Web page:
meeting of the OAS General Assembly was held in Ft. Lauderdale, Florida in June 2005.
The Permanent Council, which is composed of ambassadors appointed by the member
states, meets regularly at OAS headquarters in Washington, D.C. to direct its ongoing
actions. The chairmanship of the Permanent Council rotates every three months, and each
member state has an equal vote in the decisions of the Council. Another Council of the
OAS, the Inter-American Council for Integral Development, is charged with fighting
poverty and promoting economic development. Two of the other bodies that currently
report directly to the OAS General Assembly are the Inter-American Juridical Committee
and the Inter-American Commission on Human Rights.
While the General Assembly and the Permanent Council are political bodies that set
broad priorities for the OAS, the General Secretariat implements the ongoing programs
and policies of the organization. The General Secretariat is led by the Secretary General
All 35 countries in the Western Hemisphere have signed the OAS Charter and are members of
the organization. Although Cuba ratified the OAS charter, its government has been excluded
from participation in the organization since 1962.
Richard E. Feinberg, Summitry in the Americas: A Progress Report, Washington, D.C.: Institute
for International Economics, 1997.
Andrew F. Cooper, “The OAS Democratic Solidarity Paradigm: Questions of Collective and
National Leadership,” Latin American Politics and Society, Spring 2001; Dexter S. Boniface, “A
Democratic Norm for the Western Hemisphere?,” Paper for Latin American Studies Association
Conference, October 2004; T.A. Imobighe, The OAU (AU) and the OAS in Regional Conflict
Management: A Comparative Assessment, Ibadan, Nigeria: Spectrum Books, 2003.
and Assistant Secretary General, who are elected by the member states to five-year terms.
Specialized departments within the General Secretariat focus on issue areas such as
democracy and political affairs, human rights, integral development and security. In
October 2004, then-Secretary General Rodriguez issued an executive order which
changed the structure of the General Secretariat. The structural reforms sought to
streamline the organization’s functioning, and better allocate its limited resources (budget
and staff) into priority areas that fulfill the OAS mission. Two entities of particular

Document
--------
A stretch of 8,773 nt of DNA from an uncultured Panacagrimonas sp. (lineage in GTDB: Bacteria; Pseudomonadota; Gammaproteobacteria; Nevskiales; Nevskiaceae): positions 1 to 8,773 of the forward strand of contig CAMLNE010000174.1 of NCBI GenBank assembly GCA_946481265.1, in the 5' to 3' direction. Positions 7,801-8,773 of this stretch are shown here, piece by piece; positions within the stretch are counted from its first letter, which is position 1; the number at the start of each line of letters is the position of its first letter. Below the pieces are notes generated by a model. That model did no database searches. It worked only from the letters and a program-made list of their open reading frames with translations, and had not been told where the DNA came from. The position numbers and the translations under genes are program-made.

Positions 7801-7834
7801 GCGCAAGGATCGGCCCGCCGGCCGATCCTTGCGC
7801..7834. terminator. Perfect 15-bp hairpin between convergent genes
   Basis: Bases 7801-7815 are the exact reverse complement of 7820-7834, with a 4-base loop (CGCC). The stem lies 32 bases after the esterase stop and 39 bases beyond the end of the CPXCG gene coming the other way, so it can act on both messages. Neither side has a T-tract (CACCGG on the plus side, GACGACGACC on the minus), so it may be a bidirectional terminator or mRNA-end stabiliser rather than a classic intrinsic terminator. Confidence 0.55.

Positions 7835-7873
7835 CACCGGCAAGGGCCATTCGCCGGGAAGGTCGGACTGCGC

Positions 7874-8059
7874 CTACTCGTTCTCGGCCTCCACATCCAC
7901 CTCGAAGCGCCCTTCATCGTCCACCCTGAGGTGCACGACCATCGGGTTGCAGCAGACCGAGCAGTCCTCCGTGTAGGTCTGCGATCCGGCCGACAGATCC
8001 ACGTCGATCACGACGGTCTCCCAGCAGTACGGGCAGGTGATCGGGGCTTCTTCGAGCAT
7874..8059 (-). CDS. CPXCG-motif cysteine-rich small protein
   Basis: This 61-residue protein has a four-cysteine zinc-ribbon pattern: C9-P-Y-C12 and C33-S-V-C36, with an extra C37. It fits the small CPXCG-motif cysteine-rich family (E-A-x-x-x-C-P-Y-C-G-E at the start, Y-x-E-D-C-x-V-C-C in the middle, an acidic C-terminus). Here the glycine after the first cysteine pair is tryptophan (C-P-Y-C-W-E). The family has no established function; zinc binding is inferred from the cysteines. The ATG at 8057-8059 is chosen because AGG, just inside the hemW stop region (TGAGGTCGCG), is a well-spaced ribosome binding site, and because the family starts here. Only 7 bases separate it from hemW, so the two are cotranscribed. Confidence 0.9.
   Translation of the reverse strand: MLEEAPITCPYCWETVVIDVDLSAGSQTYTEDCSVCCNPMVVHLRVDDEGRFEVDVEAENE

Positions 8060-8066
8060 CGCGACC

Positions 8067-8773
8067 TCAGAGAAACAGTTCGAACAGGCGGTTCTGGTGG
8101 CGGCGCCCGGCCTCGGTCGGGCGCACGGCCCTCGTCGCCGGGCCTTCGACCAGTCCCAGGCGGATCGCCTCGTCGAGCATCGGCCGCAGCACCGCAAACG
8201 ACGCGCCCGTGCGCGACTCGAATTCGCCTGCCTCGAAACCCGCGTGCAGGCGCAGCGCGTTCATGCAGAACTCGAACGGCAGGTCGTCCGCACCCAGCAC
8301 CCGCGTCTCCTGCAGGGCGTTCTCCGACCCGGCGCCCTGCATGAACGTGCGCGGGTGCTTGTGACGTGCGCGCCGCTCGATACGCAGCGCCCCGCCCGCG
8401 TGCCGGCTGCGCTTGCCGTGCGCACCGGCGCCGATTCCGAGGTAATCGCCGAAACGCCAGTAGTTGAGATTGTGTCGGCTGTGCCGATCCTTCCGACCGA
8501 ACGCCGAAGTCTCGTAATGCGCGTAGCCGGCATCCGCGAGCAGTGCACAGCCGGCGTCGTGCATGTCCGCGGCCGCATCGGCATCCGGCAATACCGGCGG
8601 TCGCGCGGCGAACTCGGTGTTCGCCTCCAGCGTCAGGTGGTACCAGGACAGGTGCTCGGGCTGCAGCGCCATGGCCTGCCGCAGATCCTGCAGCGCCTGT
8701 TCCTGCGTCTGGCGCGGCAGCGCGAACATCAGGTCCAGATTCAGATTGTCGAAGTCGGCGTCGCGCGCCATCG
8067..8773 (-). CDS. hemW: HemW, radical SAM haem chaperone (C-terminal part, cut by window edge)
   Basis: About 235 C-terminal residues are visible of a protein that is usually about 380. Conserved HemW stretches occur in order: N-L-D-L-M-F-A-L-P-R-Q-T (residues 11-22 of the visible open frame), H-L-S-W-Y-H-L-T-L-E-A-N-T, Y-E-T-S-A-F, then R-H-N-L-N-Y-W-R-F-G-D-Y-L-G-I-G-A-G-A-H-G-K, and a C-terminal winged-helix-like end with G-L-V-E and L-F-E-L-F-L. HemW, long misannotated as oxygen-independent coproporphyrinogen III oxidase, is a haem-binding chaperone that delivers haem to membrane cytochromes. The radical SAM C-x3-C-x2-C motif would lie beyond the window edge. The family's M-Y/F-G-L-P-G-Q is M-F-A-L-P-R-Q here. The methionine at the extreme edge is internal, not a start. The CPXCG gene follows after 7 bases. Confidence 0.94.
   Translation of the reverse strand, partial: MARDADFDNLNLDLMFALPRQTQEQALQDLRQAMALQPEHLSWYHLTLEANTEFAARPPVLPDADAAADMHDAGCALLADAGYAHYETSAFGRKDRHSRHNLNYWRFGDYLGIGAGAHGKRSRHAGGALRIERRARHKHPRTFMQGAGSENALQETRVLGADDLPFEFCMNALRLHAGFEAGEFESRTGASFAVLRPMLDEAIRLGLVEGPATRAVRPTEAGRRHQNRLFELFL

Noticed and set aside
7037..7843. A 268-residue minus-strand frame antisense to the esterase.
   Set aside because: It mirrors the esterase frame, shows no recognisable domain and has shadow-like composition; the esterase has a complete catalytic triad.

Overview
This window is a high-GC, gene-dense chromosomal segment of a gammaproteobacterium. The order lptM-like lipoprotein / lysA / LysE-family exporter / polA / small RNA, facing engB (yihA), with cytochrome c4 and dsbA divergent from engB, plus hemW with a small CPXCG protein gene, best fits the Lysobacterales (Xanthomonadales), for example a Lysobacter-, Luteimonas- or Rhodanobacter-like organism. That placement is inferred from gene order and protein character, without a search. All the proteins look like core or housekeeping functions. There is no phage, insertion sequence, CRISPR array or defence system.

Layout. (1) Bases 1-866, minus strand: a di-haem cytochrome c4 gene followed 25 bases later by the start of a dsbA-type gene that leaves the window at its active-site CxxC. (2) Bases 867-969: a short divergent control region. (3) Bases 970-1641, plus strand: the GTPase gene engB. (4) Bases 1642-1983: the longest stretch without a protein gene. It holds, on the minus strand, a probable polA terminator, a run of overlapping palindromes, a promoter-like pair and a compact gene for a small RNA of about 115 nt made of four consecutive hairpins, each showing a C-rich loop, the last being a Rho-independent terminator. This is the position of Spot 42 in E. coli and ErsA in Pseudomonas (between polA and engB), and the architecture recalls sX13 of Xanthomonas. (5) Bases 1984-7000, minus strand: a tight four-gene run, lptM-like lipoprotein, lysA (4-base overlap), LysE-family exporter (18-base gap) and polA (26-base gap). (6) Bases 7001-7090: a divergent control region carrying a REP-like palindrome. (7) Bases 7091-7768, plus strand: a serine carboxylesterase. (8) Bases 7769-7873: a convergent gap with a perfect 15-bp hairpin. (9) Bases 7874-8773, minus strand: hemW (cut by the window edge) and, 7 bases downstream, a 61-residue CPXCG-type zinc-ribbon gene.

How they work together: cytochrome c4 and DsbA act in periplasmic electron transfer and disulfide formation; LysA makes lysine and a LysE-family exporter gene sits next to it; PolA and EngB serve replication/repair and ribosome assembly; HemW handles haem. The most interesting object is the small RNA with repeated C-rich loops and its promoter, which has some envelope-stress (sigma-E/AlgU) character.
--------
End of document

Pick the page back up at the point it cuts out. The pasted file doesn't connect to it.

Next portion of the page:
interest to the U.S. government — the Inter-American Drug Abuse Control Commission
(CICAD), and the Inter-American Committee Against Terrorism (CICTE) — retained
some autonomy, although they are now under the Department of Multinational Security.
Funding. The OAS budget consists of a regular fund, as well as specific funds
(coming from voluntary country contributions) for special programs. The regular fund
supports the General Secretariat and is financed by country quotas. As a result of
financial difficulties incurred by many member states and a reluctance to increase quotas,
the regular fund has remained at approximately $73.6 million for the past ten years. The
United States contributes roughly 59% of the regular fund. For FY2005, the U.S.
contribution to the OAS was an estimated $55.7 million through the Commerce, Justice,
State (CJS) appropriation (Title IV of P.L.108-447). Of the $55.7 million, $45.9 million
was for the regular fund, and $9.8 million was to pay tax reimbursements for U.S.
employees of the OAS. In FY2006, the U.S. contribution to the OAS is an estimated
$65.9 million. The increase is to cover the cost of taxes owed for U.S. employees likely
to retire in the coming year.
Since 1997, the OAS has raised specific funds for certain projects and programs in
order to supplement gaps in its regular fund. It raised more than $200 million in specific
funds between 2000 and 2004. The primary beneficiaries of those funds include the Unit
for the Promotion of Democracy, the Secretariat for Conferences and Meetings, CICAD,
and the Unit for Sustainable Development and Environment. For example, in January